Alexandria “Allie” Hill, international languages and cultures, the 2018 recipient of the Faculty Award for Scholarship, will share her thoughts in a talk titled “Feminist Scholarly Practice” on Friday, February 22, at 4 p.m., in Franz Hall room 231. All staff and faculty are invited and light refreshments will be provided.
For more information, contact the Teaching and Scholarship Committee at firstname.lastname@example.org.
The University’s annual Reading Fair will take place on Sunday, February 24, from 11 a.m. to 3 p.m., in the Chiles Center. “Rumble in the Jungle” will be a reading fair and family STEM (Science, Technology, Engineering, and Mathematics) day hosted by Kappa Delta Pi and the UP STEM Education and Outreach Center. The fair is freeand open to all children from preschool through 8th grade.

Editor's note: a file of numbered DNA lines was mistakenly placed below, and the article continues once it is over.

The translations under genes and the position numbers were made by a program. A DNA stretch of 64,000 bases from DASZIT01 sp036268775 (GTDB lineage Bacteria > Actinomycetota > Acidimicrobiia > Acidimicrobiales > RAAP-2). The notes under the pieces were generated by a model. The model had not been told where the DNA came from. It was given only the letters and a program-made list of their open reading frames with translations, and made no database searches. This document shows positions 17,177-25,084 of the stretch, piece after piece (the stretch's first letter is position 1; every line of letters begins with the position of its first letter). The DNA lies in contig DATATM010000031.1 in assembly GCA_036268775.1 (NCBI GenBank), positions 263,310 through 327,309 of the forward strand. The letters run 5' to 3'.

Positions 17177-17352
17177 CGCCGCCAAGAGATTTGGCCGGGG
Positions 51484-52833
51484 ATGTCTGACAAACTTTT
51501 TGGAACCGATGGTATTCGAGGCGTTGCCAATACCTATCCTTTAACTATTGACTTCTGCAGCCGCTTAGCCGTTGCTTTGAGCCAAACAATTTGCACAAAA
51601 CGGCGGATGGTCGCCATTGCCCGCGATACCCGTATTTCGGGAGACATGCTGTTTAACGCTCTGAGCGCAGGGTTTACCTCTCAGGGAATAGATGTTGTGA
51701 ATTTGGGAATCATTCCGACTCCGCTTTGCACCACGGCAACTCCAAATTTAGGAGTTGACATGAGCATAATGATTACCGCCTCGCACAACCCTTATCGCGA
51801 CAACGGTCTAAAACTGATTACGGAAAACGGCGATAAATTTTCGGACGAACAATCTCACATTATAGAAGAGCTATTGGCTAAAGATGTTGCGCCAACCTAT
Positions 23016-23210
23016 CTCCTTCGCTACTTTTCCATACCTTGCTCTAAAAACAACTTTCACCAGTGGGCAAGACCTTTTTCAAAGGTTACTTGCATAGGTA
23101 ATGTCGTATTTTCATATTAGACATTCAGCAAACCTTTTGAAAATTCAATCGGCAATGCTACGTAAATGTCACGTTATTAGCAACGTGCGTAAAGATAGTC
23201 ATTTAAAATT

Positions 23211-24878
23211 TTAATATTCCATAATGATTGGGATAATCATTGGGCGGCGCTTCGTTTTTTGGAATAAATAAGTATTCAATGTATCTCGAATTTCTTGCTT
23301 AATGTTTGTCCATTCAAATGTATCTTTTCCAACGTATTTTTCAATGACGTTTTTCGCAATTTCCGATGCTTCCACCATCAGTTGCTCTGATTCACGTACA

There will be crafts, a principal reading, hands on-experiments, and a robotics demonstration. In addition to these activities, there will also be fun games, and opportunities to win prizes. Students will leave the event with a free book and gift from both organizations as a thank-you for attending.
This is a new combined event you do not want to miss. If you have any questions, please reach out to Reading Fair chair Surabhi Joglekar (email@example.com) or STEM director Stephanie Salomone (firstname.lastname@example.org)). Please like the “University of Portland’s Reading Fair” FaceBook page for more updated information.